Reviewed by Randaid from Vancouver WA on Tuesday, September 16, 2014I've used this now for over a year, and in all four seasons. I've made one significant alteration that now justifies the five stars. I (my wife) retrofitted a mesh door panel so it still provides near complete bug protection, but allows the tarp's fabric door panel to be rolled up for quite good ventilation (see pic). One additional feature that nobody's mentioned yet is that the adjacent body panel to the door can be rolled up in addition to the door to provide awesome star gazing (see other pic). This is the third tarp I've used over the past 15 years, and I find this superior for several reasons: it's impressively stable in wind, all stake points are at the hem rather than at the end of guy lines (no tripping over lines in the dark), the truss ring provides for impressive head room, and it pitches taught with very little fabric sag. In the first big rain I discovered, as others have mentioned, it leaks around the truss seam. Fortunately the water ran down the walls and dripped on the ground. I used the supplied Seam-Grip with marginal success (it doesn't stick consistently). Use Sil-Net instead. The fabric isn't sil-nylon but for whatever reason Seam-Grip misses the mark. If you approach this as a two person shelter, you'll be wowed with the room, minimal weight, and functionality of it. If you could suspend it from a tree limb and skip the hiking pole, three adults would fit nicely. With four adults, you and three others will be fairly unhappy.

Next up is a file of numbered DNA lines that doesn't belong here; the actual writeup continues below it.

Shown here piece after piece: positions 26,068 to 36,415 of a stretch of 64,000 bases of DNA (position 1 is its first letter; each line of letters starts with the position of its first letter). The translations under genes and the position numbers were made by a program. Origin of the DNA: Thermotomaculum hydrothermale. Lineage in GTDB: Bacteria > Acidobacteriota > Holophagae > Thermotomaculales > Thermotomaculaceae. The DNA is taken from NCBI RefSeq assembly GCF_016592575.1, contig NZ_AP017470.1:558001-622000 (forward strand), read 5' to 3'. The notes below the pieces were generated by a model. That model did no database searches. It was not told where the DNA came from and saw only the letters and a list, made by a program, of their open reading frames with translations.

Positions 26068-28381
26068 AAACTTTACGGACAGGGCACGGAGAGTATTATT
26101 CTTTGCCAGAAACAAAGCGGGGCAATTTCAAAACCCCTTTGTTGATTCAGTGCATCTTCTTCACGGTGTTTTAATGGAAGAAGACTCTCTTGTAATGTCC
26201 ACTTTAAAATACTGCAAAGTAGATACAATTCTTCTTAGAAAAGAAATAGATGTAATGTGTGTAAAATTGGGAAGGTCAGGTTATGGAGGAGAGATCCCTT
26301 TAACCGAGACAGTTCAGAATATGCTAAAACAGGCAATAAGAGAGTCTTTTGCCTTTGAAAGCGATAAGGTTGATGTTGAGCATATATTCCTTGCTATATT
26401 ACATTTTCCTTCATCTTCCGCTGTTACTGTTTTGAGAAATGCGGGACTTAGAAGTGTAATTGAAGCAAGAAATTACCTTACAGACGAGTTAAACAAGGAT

Reviewed by muleman from Utah on Monday, June 23, 2014The Hoopla 4 is a great option for a floorless shelter. Has more headroom and usable floor space than a GoLite Shangri-La 3. Make sure to seal the seam from the outside and not the inside.
Reviewed by TAO from Montana on Wednesday, June 5, 2013This tent isn't perfect out of the box. That said, after ~15 nights of use, I am really digging it.
Before you get any further, know this is a floor-less shelter. Fantastic if you have dirty or wet feet and especially with dogs. I use a polycro sheet with mine and it is great, but this isn't a fully "sealed" tent. Again, there is no bug netting, so you are on your own whether you like head nets or insect repellent. Additionally, it is single-walled, so condensation management is important.
That said, if you are used to cowboy camping or tarp tenting, this thing is Cadillac comfy. It is also light, light, light! The hoop gives plenty of headroom over other small pyramid tents. This increased headroom makes stability fair in high wind, so pitch where you have a bit of shelter. The tent is fully enclosed, which is a big psychological plus in bear country.